It’s easy to imagine the different parts of our body working independently of one another, our brain leading the charge. It is especially easy to imagine this link between your brain and your gut. Our moods and emotions often manifest themselves in your stomach – just think about the nausea you may have felt when you have a deadline or exam looming.
However, with more nerves than your spinal cord, your gut is almost like a mini-brain in itself. And it seems that the gut may be influencing our brains, and moods, more than we ever realised. The latest research suggests that your gut plays a massive role in not just your physical health, but in your mood.
Studies are beginning to indicate a strong connection between a happy gut and a happy mind. In order to understand how this works, we need to understand our gut microbiome. Did you know your gut stores 95% of serotonin, also known as the happy hormone?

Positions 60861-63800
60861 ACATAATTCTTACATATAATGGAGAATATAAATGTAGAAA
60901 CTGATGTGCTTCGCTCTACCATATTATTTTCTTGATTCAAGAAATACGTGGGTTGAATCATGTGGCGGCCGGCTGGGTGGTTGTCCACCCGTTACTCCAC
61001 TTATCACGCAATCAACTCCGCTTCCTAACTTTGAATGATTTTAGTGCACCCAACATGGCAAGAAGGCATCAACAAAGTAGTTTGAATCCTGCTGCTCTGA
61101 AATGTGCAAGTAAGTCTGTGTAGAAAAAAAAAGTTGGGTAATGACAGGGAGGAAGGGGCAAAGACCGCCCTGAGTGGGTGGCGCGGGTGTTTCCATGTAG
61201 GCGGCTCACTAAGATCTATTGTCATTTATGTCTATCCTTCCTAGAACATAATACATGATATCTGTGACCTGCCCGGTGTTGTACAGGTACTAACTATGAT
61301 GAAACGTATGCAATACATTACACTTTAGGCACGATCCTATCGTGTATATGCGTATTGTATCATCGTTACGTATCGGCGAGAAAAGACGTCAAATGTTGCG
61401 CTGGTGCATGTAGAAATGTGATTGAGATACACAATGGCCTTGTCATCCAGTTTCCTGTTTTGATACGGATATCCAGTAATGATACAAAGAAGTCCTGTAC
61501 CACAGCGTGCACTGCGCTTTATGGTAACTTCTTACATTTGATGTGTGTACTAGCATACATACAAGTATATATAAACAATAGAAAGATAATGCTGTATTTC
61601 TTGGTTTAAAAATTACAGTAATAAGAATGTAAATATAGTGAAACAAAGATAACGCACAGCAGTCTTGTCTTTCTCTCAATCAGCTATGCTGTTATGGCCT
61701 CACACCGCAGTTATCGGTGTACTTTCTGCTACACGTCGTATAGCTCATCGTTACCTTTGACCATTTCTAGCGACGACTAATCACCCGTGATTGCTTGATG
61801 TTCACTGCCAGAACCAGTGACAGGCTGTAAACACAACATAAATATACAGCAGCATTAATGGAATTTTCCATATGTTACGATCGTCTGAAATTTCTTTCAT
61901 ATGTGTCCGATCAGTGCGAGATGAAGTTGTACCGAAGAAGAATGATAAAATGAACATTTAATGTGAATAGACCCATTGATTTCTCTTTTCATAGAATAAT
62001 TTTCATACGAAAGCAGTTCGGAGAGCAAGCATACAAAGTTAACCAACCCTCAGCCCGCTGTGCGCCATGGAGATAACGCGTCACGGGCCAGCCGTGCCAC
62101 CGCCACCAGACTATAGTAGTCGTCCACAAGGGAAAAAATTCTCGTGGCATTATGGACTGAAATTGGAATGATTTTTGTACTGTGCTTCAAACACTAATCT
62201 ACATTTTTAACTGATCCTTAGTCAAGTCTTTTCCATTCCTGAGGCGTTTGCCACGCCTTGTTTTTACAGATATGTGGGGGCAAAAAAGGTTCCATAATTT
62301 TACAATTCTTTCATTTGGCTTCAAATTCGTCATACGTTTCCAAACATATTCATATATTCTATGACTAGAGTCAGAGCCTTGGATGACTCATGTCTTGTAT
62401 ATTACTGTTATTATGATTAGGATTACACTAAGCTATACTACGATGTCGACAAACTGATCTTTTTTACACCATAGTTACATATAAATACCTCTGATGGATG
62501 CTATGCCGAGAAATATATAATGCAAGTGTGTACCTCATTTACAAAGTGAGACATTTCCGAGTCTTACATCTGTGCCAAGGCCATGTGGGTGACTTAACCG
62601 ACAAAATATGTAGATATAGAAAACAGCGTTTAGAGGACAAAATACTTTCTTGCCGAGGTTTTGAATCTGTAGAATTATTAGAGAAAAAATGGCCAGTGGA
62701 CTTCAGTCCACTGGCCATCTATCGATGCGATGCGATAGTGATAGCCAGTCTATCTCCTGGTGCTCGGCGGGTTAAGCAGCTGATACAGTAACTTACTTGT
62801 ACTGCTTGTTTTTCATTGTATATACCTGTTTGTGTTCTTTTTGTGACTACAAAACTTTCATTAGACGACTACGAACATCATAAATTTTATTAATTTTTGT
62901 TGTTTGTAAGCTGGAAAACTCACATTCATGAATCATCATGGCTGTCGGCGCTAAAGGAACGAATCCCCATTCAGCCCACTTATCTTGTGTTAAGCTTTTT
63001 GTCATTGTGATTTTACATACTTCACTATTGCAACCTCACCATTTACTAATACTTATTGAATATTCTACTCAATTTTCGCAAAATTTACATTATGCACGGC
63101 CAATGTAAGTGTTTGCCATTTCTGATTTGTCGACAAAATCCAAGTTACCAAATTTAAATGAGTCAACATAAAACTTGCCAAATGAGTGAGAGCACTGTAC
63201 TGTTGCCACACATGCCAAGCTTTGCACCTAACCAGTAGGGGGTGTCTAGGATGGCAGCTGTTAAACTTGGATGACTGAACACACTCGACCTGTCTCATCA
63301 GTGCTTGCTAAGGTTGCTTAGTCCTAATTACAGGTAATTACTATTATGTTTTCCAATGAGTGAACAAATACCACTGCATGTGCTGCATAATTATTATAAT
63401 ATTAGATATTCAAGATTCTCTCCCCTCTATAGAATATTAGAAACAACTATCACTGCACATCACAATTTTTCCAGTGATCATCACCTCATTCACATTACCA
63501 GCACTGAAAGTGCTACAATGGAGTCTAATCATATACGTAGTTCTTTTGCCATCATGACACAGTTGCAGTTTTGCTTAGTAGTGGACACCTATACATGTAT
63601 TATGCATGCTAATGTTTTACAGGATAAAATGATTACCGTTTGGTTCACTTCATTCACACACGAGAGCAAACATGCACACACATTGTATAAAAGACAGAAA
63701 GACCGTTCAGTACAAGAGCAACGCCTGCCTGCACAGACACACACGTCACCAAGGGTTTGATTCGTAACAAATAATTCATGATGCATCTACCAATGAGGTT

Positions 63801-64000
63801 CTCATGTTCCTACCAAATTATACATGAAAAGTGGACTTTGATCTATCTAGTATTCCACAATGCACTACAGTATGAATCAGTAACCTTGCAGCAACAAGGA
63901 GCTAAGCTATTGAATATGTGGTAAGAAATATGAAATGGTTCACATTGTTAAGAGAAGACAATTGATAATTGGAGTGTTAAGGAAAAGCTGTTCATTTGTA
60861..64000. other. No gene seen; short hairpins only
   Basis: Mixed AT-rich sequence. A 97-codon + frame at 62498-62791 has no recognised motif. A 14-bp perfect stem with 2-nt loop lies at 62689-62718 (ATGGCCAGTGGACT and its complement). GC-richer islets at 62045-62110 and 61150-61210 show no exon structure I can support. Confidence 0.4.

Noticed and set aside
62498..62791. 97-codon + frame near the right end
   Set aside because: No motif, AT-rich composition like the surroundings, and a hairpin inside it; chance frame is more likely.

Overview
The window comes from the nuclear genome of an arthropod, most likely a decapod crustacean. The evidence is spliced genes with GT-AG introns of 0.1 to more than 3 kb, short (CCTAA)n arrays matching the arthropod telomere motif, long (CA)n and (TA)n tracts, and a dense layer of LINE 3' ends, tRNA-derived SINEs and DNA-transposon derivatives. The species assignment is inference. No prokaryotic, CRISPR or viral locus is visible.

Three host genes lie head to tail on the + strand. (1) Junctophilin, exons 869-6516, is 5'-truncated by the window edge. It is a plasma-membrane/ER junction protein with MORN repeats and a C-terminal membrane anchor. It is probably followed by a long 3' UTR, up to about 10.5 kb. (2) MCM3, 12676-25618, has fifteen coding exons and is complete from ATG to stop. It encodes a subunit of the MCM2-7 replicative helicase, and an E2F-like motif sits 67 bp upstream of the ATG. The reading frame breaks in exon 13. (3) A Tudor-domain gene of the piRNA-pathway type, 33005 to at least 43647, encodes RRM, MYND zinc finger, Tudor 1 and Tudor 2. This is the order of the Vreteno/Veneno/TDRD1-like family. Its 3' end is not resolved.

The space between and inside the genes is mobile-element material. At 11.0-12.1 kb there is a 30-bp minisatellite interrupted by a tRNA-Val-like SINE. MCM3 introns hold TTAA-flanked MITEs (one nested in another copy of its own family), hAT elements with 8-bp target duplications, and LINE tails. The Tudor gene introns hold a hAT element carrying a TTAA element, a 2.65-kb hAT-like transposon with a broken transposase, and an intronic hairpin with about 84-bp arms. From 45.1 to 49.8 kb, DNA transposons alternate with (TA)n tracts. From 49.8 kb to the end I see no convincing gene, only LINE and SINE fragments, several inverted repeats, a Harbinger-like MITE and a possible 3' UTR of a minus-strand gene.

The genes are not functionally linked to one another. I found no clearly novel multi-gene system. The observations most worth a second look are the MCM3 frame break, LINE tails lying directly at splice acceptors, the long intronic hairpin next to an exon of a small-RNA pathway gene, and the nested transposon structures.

Our guts house more than thirty trillion bacteria, yeasts, fungi, viruses and protozoans (collectively known as our microbiome) with our overall health being contingent on how these good and bad microbes behave and interact. In fact, up to 80% of the immune system is located in the gut.
It’s very important to take care of your bacteria. Eating a diet of unprocessed and plant-based foods, can drastically boost your gut health and result in a varied gut microbiome. More variation means your immune system has more good bacteria to help fight disease, allows for a decrease in inflammation and an overall decrease in susceptibility to disease.
So how do we improve our gut health? Probiotics are positive living microorganisms, typically yeasts and bacteria, which can help balance out the bad bacteria living in our gut. We will always have some bad bacteria. Whilst they’re important in their own way (such as keeping our immune systems stimulated and “on it’s toes”), it is vital to ensure that the bad bacteria in our guts are outweighed by the good. This is where probiotics come in.
You can improve your gut health by introducing probiotics to your system. Foods such as yoghurt, sauerkraut and miso soup are a great source of good bacteria. You can also help maintain good bacteria with probiotic supplements and support your digestion with digestive enzymes.